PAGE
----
Opioid overuse can spell the onset of onerous consequences. The analgesics can slow breathing to dangerous levels and lead to dizziness, nausea, and falls.
Citing these concerns, The Joint Commission issued a Sentinel Event Alert in August 2012 that urged hospitals to take specific measures to help avoid serious complications and even deaths from the use of such opioids as morphine, oxycodone, and methadone.
“The Joint Commission recognizes that there is an opportunity to improve the care of patients on opioids in acute-care settings,” spokeswoman Elizabeth Eaken Zhani says. “Healthcare workers need to be aware of the risks to patients in prescribing opioids.”
Adverse events involving opioids include dosing errors and improper monitoring of patients and drug interactions. Patients who have sleep apnea, are obese, or very ill—with such conditions as pulmonary disease, congestive heart failure, or impaired renal function—might be at higher risk for harm from opioids.
Getting opioid pain relief right is critically important, as lives are hanging in the balance on both sides of this problem: Too little pain relief and millions will suffer; too much and lives are at risk.
—Beth B. Murinson, MS, MD, PhD, associate professor, director of pain education, department of neurology, The Johns University Hopkins School of Medicine, Baltimore
“The alert was issued in response to concerns that opioid analgesics are among the top three drugs in which medication-related adverse events are reported to The Joint Commission,” Zhani says. “They also rank among the drugs most frequently associated with adverse drug events.”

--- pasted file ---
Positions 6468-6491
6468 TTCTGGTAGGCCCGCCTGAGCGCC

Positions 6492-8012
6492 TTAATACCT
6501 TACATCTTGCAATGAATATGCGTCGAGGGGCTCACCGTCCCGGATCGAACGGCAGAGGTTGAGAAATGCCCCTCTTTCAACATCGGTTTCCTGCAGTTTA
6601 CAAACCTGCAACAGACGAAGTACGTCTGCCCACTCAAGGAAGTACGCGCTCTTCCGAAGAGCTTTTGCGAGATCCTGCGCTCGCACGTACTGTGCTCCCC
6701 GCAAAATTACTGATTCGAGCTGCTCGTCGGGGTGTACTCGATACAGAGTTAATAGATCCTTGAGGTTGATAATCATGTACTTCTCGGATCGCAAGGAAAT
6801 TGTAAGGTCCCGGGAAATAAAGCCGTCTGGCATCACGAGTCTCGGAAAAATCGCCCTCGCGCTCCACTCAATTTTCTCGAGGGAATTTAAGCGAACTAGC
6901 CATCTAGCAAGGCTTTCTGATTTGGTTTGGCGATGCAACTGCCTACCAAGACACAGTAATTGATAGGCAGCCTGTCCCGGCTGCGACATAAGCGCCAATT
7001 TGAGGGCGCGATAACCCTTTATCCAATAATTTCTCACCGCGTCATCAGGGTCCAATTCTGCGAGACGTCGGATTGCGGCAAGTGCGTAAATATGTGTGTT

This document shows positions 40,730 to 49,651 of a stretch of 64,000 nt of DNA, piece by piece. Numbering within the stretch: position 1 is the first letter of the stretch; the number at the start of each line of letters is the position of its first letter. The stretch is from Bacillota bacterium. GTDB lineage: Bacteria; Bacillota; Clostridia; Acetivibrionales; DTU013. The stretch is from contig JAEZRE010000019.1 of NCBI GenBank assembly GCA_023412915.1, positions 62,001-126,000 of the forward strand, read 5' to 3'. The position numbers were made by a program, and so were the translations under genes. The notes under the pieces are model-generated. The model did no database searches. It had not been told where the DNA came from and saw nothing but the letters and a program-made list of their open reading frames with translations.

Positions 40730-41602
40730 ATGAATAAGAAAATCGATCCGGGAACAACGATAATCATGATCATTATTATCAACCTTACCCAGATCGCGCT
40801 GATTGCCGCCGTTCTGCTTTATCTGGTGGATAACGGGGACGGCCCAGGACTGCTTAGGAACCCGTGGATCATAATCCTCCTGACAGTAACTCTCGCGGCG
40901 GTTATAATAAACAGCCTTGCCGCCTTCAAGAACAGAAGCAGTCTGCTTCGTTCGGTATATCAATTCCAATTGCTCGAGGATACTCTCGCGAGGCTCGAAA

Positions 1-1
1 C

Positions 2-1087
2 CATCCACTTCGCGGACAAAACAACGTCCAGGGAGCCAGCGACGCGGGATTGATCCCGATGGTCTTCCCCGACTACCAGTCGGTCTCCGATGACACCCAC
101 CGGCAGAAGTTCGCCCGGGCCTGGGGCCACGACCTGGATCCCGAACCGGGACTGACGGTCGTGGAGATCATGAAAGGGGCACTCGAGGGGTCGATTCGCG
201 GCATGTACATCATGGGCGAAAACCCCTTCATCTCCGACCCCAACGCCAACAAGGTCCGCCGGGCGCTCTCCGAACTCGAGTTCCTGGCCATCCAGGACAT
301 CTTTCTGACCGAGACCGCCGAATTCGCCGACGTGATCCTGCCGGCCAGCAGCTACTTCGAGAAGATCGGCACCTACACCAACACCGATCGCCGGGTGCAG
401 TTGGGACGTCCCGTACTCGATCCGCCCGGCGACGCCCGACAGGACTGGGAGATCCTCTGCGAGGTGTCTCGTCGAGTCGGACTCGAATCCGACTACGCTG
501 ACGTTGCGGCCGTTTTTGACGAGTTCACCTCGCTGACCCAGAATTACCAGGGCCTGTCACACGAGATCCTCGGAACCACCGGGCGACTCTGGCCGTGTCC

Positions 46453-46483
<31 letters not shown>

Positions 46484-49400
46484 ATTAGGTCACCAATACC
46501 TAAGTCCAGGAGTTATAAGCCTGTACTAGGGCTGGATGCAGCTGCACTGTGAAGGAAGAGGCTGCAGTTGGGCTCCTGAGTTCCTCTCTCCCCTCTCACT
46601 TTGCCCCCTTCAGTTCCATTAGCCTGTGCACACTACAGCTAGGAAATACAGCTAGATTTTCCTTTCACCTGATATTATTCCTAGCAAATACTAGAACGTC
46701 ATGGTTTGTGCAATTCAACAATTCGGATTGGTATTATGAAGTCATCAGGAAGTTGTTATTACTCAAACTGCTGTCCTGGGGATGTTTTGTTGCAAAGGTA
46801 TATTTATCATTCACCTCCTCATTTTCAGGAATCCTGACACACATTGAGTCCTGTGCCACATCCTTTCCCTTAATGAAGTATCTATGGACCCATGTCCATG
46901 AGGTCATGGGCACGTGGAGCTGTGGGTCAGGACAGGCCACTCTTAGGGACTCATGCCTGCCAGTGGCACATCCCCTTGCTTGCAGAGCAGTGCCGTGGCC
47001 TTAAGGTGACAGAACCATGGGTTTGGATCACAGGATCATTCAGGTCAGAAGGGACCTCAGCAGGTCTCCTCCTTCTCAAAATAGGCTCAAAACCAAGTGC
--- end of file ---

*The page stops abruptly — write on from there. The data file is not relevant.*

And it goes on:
Opioids are associated with numerous problems—underprescribing, overprescribing, tolerance, dependence, and drug abuse. To prevent accidental overuse, The Joint Commission recommends that healthcare organizations provide ongoing oversight of patients receiving these drugs. Pain-management specialists or pharmacists should review treatment plans and also track incidents involving opioids.
Harnessing available technology also helps improve prescribing safety. In addition to creating alerts for dosing limits, The Joint Commission suggests using “tall man” lettering in electronic ordering systems, conversion support to calculate correct dosages, and patient-controlled analgesia. Education and training in the safe use of opioids should be provided for clinicians, staff, and patients. And standardized tools should be employed to screen patients for risk factors, such as oversedation and respiratory depression.
“Opioids aren’t dangerous in themselves,” says Solomon Liao, MD, FAAHPM, a hospitalist and director of palliative-care services at the University of California at Irvine. “Opioids are dangerous when prescribers don’t know what they’re doing. It’s like the old saying, ‘Guns don’t kill people; people kill people.’”
Overdose deaths from opioid pain relievers have escalated, nearly quadrupling from 1999 to 2008. These deaths now exceed fatalities due to heroin and cocaine combined. In 2008, drug overdoses in the United States caused 36,450 deaths; opioid analgesics were involved in 14,800 (73.8%) of 20,044 prescription drug overdose deaths, according to the Centers for Disease Control and Prevention.1
Vital statistics data suggest that methadone is involved in one-third of opioid pain-reliever-related overdose deaths, even though it accounts for only a small percentage of prescriptions for opioid analgesics. The rate of methadone overdose deaths in the U.S. in 2009 was 5.5 times the rate in 1999, prompting an urgent call for interventions to address misuse and abuse.2
“The greatest safety concern The Joint Commission’s report cites is that sedation precedes respiratory depression in many cases, and clinicians need to pay more attention to that side effect and patients who are inherently at risk for developing respiratory problems related to opioids,” says Paul Arnstein, RN, PhD, FAAN, Connell Nursing Research Scholar and clinical nurse specialist for pain relief at Massachusetts General Hospital in Boston.